For dietary supplement users there is a “rite of passage” that we must all face one day.
Past are the days where you buy whatever brand name has the most marketing. Past are the days where you buy the most expensive supplements. It occurs shortly after you do your wallet a favor and start to look at the value of a supplement.
Then you buy it in bulk.
Like a dragon hoarding it’s gold you amass a large amount of various bottles, from multiple manufacturers, and rest easy knowing that if you did the math right you can just take this supplement everyday for 6 years before it expires—think of the savings!
Yeah, no. Most of us start to minimize our supplement regimens after that point. Rather than just taking 30+ different things we look for compounds that are multifaceted, do multiple things, and hopefully a single product has many of these products in it.
And when it comes to supplements that do multiple things, one of my favorites is alpha-GPC (that article does a good job breaking down exactly what this molecule is.)
This is because it’s both a nootropic—a brain booster, as well as an ergogenic—a performance enhancer.
It encapsulates both brain and body in a single molecule.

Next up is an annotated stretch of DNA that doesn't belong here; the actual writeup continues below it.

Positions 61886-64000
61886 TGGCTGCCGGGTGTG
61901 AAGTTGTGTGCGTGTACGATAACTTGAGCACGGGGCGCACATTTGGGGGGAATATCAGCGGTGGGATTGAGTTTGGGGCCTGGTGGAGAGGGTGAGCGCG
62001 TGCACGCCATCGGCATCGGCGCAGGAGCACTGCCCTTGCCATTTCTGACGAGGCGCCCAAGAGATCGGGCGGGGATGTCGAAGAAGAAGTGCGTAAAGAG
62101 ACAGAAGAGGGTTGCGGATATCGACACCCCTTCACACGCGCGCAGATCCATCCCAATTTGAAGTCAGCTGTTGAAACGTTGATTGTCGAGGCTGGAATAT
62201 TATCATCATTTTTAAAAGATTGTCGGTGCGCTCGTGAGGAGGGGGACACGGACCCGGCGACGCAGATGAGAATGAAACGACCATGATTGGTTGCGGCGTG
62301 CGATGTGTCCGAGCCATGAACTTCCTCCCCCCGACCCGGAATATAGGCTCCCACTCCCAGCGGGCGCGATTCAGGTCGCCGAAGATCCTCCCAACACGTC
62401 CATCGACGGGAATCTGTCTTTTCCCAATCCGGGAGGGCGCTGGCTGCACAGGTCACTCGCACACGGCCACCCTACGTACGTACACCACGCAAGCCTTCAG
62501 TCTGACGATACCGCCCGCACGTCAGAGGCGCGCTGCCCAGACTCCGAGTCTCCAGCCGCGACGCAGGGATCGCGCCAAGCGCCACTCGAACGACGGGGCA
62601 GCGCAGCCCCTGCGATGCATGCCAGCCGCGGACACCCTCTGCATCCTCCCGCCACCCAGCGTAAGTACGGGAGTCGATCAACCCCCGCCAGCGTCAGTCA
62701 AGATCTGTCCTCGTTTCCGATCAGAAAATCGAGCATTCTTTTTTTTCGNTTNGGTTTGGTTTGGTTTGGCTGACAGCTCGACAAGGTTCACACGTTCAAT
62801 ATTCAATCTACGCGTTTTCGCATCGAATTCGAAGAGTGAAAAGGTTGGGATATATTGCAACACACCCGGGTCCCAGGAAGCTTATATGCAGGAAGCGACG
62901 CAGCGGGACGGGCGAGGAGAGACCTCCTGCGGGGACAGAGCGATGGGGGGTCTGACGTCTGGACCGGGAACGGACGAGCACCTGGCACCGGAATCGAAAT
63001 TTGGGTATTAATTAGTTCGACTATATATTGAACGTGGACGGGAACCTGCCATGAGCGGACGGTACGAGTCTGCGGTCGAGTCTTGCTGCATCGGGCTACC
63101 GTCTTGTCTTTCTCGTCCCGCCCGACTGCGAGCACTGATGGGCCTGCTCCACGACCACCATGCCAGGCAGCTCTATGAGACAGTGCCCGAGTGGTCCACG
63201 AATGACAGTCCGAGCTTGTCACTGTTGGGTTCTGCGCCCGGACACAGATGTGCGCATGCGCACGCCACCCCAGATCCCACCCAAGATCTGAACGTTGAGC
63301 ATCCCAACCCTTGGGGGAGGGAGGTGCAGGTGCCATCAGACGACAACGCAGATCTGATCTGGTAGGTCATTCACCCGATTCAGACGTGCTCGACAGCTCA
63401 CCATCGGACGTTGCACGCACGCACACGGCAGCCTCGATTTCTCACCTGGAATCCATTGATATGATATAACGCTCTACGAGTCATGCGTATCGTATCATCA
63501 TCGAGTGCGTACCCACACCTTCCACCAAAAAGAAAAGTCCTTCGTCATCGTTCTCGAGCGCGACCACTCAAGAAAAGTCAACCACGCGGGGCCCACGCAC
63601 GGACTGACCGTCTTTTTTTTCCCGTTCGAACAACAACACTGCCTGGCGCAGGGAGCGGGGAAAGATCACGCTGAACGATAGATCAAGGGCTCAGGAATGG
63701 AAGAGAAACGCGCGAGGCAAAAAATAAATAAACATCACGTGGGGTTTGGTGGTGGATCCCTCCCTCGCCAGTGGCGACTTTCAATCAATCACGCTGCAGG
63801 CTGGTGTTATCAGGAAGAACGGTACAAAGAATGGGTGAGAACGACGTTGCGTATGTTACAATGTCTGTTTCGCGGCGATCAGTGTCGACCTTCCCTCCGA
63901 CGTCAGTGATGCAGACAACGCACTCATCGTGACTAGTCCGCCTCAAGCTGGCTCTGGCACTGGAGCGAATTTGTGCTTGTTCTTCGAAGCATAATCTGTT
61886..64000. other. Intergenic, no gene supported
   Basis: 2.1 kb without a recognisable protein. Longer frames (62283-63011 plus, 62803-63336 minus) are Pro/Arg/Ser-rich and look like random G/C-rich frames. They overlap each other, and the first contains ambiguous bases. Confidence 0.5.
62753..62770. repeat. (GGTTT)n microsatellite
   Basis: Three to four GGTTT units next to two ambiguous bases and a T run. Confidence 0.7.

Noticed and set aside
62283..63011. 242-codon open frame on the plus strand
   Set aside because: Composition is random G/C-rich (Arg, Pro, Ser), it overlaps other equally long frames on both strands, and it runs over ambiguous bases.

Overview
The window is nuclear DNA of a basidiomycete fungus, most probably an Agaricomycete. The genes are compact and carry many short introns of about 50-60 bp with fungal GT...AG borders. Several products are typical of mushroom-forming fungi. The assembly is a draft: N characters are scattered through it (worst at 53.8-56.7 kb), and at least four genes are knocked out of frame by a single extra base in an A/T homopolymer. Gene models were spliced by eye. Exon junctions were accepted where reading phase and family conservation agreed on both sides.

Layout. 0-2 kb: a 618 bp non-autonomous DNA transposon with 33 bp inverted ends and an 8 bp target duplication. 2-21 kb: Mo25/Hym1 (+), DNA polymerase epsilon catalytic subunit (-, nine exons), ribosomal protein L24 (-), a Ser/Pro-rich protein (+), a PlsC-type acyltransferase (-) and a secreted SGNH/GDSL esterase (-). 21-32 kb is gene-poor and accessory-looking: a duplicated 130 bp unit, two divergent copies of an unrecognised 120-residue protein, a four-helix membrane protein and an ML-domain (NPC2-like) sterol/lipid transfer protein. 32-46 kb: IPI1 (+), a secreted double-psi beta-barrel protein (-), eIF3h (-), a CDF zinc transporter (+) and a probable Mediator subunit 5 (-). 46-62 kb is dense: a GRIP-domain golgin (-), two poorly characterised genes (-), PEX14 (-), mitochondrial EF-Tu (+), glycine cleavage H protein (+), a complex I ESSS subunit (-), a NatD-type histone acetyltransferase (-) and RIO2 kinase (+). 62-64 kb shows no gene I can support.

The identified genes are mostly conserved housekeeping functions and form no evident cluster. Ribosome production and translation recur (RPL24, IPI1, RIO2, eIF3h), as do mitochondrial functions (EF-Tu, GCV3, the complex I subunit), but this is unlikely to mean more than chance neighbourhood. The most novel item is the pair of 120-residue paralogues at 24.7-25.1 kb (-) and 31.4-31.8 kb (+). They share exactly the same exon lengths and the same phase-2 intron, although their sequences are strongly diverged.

Unfortunately, not all is well with this molecule. It has an abusive relationship with scientific publishing.
It was tested for alleviating amnesia and getting multicentre trials back in 1991 and 1994, sorta just fell off the face of the earth research-wise until a study in 2003, then went radio silent until Ziegenfuss over at ISSN made a poster presentation on it in 2008—this is roughly when people in athletic fields started to pay attention to it for the first time.
That was ten years ago and since then we have gotten, like, three more human studies on alpha-GPC. This thing has been getting blue-balled for 27 years …
One of these is a new study from last year and that asked some important questions regarding dosage and added to the somewhat scarce pile of studies on exercise. With more interest in this compound will come more research after all!
Let’s break down this study and see what alpha-GPC is all about.
This particular study is the most recent human study on alpha-GPC and one of the more recent studies overall to make an impact on our understanding of this dietary supplement.
Alpha-GPC, as a small primer, is one of many molecules that’s able to give choline to the body. More basic forms like choline bitartrate are cheaper while the two more expensive forms, CDP-choline and alpha-GPC, help choline get to the brain in higher amounts to help synthesize a neurotransmitter (brain signalling molecule) called acetylcholine.